• Interfaces from other entities to the knowledge base are logged by the underlying DBMS. This includes all transactions changing data or structures in the database, as well as the change and invocation of stored procedures that may implement part of the grid.

  • The entity Medical research denotes external knowledge bases that serve as external data input to the grid, or to the knowledge base.

  • ML research provides the grid with new algorithms for the analysis of the data stored in the knowledge base.

Fig. 3
figure 3

Entities and Relations

3.2 Interaction and chaining

For the abstract approach, we only consider a general scenario where a generic data receiving decision maker \(\mathfrak {M}\) (e.g., the doctor) sends data to a generic data store \(\mathfrak {S}\) (e.g., the knowledge base). Furthermore, an entity \(\mathfrak {P}\), the data provider, operates on the same database and delivers a result to \(\mathfrak {S}\). \(\mathfrak {M}\) takes a result (e.g., a treatment) based on the data in the database and returns additional information, especially on the reaction of the patient and other (side-)effects. Furthermore, \(\mathfrak {M}\) controls the results stored in \(\mathfrak {S}\) with respect to sanity-checks based on his/her background knowledge and issues respective corrections to \(\mathfrak {S}\) that are subsequently used by \(\mathfrak {P}\). From a security point of view, this especially implies that the exact order of the transactions with respect to the knowledge base is of vital importance in order to guarantee authenticity.

3.2.1 Data provider

The model of \(\mathfrak {P}\) is selected to be as generic as possible and covers all single data providing entities except the decision maker. This especially includes all parts of the grid, as well as additional data sources with respect to Sect. 3.1. Due to the assumption that \(\mathfrak {P}\) might be some proprietary entity, incorporating additional mechanisms for controlling the decision provider(s) is not reasonable. Furthermore, \(\mathfrak {P}\) might in reality consist of several different entities (internal stored procedures and external workflow engines), i.e., \(\mathfrak {M}\) might provide data to and receive information from several different data providers \(\mathfrak {P}_i, i\in \mathbb {N}\). Thus, the \(\mathfrak {P}\) only needs to fulfill the following pre-requisites:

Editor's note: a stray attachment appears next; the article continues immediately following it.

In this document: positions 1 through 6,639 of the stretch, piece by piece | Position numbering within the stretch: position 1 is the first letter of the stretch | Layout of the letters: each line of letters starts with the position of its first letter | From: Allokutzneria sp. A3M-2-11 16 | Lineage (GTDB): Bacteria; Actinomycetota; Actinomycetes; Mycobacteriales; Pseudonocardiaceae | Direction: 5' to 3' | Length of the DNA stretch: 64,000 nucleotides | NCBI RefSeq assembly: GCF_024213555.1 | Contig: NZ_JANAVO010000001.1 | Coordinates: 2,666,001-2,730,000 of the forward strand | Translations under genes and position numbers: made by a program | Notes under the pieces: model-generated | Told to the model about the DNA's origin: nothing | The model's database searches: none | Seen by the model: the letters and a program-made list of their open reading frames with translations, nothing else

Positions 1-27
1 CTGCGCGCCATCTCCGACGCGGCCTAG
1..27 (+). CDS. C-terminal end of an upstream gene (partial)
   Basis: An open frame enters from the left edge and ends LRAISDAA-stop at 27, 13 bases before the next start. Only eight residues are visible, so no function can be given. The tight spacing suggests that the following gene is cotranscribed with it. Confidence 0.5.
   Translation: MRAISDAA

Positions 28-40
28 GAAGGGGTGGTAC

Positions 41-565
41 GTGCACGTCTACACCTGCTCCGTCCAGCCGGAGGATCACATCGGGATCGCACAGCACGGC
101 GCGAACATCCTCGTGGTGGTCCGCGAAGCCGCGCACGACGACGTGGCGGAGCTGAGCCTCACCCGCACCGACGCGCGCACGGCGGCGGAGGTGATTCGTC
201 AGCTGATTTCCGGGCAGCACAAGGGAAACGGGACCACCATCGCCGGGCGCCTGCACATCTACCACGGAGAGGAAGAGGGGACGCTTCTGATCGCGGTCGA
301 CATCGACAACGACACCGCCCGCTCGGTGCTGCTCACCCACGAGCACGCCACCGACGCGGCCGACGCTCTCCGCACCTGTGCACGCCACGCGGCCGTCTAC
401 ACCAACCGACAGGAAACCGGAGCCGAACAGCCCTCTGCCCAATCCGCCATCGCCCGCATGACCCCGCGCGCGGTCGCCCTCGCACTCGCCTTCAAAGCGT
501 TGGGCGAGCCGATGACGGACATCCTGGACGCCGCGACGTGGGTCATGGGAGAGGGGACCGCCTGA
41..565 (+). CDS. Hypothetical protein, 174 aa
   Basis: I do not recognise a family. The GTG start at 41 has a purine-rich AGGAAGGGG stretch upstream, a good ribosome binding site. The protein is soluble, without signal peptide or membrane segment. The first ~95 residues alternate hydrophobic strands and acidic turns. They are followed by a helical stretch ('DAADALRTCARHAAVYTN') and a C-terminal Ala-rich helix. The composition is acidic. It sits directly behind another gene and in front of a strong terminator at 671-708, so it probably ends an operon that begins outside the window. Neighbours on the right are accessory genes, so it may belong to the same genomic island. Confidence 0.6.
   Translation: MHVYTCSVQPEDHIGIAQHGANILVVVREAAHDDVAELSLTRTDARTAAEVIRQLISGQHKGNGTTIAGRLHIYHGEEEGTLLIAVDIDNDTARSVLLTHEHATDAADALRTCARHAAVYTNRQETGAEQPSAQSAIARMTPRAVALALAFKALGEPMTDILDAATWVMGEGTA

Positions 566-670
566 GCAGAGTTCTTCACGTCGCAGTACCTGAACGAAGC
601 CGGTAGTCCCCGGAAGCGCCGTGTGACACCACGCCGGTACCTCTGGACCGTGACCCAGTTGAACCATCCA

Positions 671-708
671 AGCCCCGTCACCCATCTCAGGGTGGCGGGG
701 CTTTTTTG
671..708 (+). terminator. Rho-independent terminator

1. 1.

    All results are written to \(\mathfrak {S}\), there is no additional side channel to \(\mathfrak {M}\), i.e., \(\mathfrak {M}\) and \(\mathfrak {P}\) are independent.

  2. 2.

    Everything sent to \(\mathfrak {S}\) by \(\mathfrak {P}\) is signed using state-of-the art cryptographic technologies and is therefore assumed to be unforgeable.

Especially requirement two seems to be strong, still this is a standard requirement in many current communication protocols.

3.2.2 Data store

The data store possesses an internal table structure for storing all collected data, invoked enrichment algorithms, as well as the received data, protected with the chained witnesses approach: For each entry in the transaction log \(D_i\), the respective signature \((t_i, w_i)\) is stored (see [18]). It must be kept in mind that the only connection between two entries \(D_i\) and \(D_j\) lies in their timely succession, i.e., all changes in all tables are stored in the same transaction mechanism, ordered by the time of entering \(t_i\). This also holds true in case of several decision makers \(\mathfrak {M}_i\). In the setup phase, the initialization is done by a trusted third party \({\mathfrak {T}}\) (see below). We furthermore assume that the data store is run independently from the underlying physical server, i.e., \(\mathfrak {S}\) possess administrator privileges over all tables, as well as full access to the file system for enrichment and processing of incoming and outgoing data, as well as for restructuring the database layout (tables, views ...), including full control over log settings. Still, it does not possess root privileges on the underlying machine, which is run by \({\mathfrak {T}}\) or another trusted entity. In addition, the data store frequently sends a backup to \({\mathfrak {T}}\), which is validated as shown below. The newly validated database image iteratively serves as the new base point for the next validation cycle.

3.2.3 Decision maker

The decision maker \(\mathfrak {M}\) is independent from the data store, i.e., it does not have any control over \(\mathfrak {S}\). Furthermore, it is also independent from all data providers (see there). In this approach, we assume that the decision maker is honest in general (see data insertion).

3.2.4 Trusted third party